"Calamus. 9." represents a highly significant development in the poet's ego reformation process. This is so, I argue, not because we find here any evidence that the poet is recovering from his melancholic state; rather, its value lies in the fact that by creating a poetic persona which is available to both fictive reader and real poet as an object of identification, the poem models the structure that the poetic ego will utilize in its reformation of identity. But before we examine this process in greater detail, it is useful, I believe, to take a step back and try to reconstruct how, hypothetically, the poet's crisis of identification might have developed. Such a reconstruction is in fact possible when we recognize that, when arranged by their thematic or emotional content, the twelve original "Calamus-Leaves" poems establish a kind of developmental pattern.

    To begin with, there are just a few poems in "Calamus-Leaves" which, compared to the others in the group, are so free of obvious emotional conflict that they may serve as the collection's touchstone of unambivalent tenderness and passion. "Calamus. 14." (number "I" of "Calamus-Leaves," eventually "Not Heat Flames up and Consumes"), for example, is the innocently romantic assertion that the forces of nature can not compare with the intensity of his own affection. "Does the tide hurry, seeking something, and never give up?" he asks on line 7, "O I the same;"

O nor down-balls, nor perfumes, nor the high rain-emitting clouds, are borne through the open air,

Any more than my Soul is borne through the open air,

Wafted in all directions, O love, for friendship, for you. (p. 384)

    The tenderness which the poet here represents as a quality of his own experience, is the same emotional abstraction he projects onto strangers in "Calamus. 32." ("Calamus-Leaves" number VI, eventually "What Think You I Take My Pen in Hand?"):

What think you I take my pen in hand to record?

The battle-ship, perfect-model'd, majestic, that I saw pass the offing to-day under full sail?

The splendors of the past day? Or the splendor of the night that envelops me?

Or the vaunted glory and growth of the great city spread around me?--No;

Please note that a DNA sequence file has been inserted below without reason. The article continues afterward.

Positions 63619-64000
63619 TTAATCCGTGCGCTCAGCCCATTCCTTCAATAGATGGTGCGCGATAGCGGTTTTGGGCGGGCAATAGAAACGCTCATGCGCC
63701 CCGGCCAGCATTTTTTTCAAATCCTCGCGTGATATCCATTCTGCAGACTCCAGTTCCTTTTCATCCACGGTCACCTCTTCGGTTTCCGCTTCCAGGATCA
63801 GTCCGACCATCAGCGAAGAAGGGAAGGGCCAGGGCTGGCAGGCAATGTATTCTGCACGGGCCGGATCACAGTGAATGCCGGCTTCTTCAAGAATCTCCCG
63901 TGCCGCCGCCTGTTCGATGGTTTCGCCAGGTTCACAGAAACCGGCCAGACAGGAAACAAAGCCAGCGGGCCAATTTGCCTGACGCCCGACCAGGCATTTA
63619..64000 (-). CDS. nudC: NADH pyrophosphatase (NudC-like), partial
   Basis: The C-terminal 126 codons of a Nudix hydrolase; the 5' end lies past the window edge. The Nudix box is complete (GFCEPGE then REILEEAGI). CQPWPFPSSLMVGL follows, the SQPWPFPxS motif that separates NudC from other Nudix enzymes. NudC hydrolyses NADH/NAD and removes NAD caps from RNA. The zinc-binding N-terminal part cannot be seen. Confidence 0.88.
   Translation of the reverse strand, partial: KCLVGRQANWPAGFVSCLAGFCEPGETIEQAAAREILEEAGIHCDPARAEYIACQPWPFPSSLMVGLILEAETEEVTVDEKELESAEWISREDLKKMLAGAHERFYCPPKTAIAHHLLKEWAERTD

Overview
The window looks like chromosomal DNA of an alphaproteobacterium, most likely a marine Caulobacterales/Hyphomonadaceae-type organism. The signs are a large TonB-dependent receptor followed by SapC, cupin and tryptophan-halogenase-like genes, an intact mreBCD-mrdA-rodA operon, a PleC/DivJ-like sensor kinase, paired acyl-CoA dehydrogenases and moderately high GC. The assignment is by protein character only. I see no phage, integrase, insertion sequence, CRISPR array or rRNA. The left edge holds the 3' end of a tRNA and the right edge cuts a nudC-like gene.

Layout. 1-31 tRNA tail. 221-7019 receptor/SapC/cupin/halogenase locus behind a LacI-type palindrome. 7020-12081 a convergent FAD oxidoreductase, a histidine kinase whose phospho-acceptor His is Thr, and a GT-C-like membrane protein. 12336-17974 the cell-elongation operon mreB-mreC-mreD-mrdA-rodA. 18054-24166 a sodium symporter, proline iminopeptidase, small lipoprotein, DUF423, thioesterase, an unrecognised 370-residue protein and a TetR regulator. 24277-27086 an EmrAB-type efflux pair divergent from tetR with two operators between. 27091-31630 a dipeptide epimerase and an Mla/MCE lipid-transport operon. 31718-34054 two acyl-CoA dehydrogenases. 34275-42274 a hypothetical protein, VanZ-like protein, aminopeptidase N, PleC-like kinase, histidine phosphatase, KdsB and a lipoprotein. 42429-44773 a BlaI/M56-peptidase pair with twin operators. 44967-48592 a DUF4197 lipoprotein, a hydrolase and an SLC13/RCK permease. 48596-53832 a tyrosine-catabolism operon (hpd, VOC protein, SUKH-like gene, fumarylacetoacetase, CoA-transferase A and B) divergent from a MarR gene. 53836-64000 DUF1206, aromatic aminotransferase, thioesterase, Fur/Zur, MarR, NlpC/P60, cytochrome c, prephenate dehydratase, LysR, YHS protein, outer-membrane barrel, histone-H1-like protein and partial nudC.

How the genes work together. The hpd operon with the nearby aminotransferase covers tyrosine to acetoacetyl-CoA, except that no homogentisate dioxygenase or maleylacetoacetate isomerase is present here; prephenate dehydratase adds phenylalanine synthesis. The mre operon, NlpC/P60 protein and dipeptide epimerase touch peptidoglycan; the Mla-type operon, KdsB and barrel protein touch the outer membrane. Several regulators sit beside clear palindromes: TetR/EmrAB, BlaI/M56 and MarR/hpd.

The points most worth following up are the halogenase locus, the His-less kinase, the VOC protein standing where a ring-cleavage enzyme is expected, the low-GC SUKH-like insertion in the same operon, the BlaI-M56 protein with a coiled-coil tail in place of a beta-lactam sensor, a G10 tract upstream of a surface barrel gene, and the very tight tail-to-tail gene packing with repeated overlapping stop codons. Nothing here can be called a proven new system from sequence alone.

But I record of two simple men I saw to-day, on the pier, in the midst of the crowd, parting the parting of dear friends;

The one to remain hung on the other's neck, and passionately kissed him,

While the one to depart, tightly prest the one to remain in his arms. (p. 399-400)

    But though they offer similar celebrations of male love, the two poems differ in several respects. For example, the parting motif of "Calamus. 32." prefigures the separation narratives of many of the other "Calamus" poems (and perhaps recasts the permanence of alienation as merely a benign and temporary parting). But the most compelling aspect distinguishing the latter from the former poem--indeed, from nearly every other poem Whitman wrote--is the preoccupation with the discovery of new material. The inflated drama behind the question "What think you I take my pen in hand to record?" only reveals that Whitman has projected onto an imagined reader his own sense of surprise that essentially private sexual emotion could justifiably supplant the "vaunted glory" and cosmic "splendors" which characterized, say, "Song of Myself," as the legitimate focus of poetic attention.

    That Whitman would be surprised to discover a shift of his own poetic attention should only serve to remind the reader of the extent to which he had always identified himself with the personified content of his poetry (as the title alone of "Song of Myself" makes patently clear). Thus, a shift in poetic content signals a much deeper shift in the poet's self identification--a shift, that is, towards a new identification necessitating the abandonment of a prior identification (not simply, at this point, an integration of identifications). Two other poems underscore the depth of this transformation. "Calamus. 11." ("Calamus-Leaves" number III, later "When I Heard at the Close of the Day"), for example, features the poet torn between the affections of his imagined audience and those of his lover, with the lover clearly winning out. He opens the poem lamenting that

When I heard at the close of the day how my Stephen John Mack had been received with plaudits in the capital, still it was not a happy night for me that followed; . . .

And indeed nothing satisfies him until, several lines later, he can rest secure:

For the one I love most lay sleeping by me under the same cover in the cool night,

In the stillness in the autumn moonbeams his face was inclined toward me,

And his arm lay lightly around my breast--And that night I was happy. (p. 381-382)

    The implicit question the poet seems compelled to raise is which object is sufficiently satisfying to discharge the tension he experiences as unhappiness? And his answer--the poem--is testimony (not totally incredible) that the object-cathexis which had held him to his old persona has weakened, allowing the free libido to be displaced onto the new object, his lover. So that in "Calamus. 10." ("Calamus-Leaves" number VII, later "Recorders Ages Hence"), he is driven to rewrite his public image in conformity with his new identification by explicitly admonishing "You bards of ages hence! when you refer to me, mind not so much my poems, / Nor speak of me that I prophesied of The States, and led them the way of their glories;"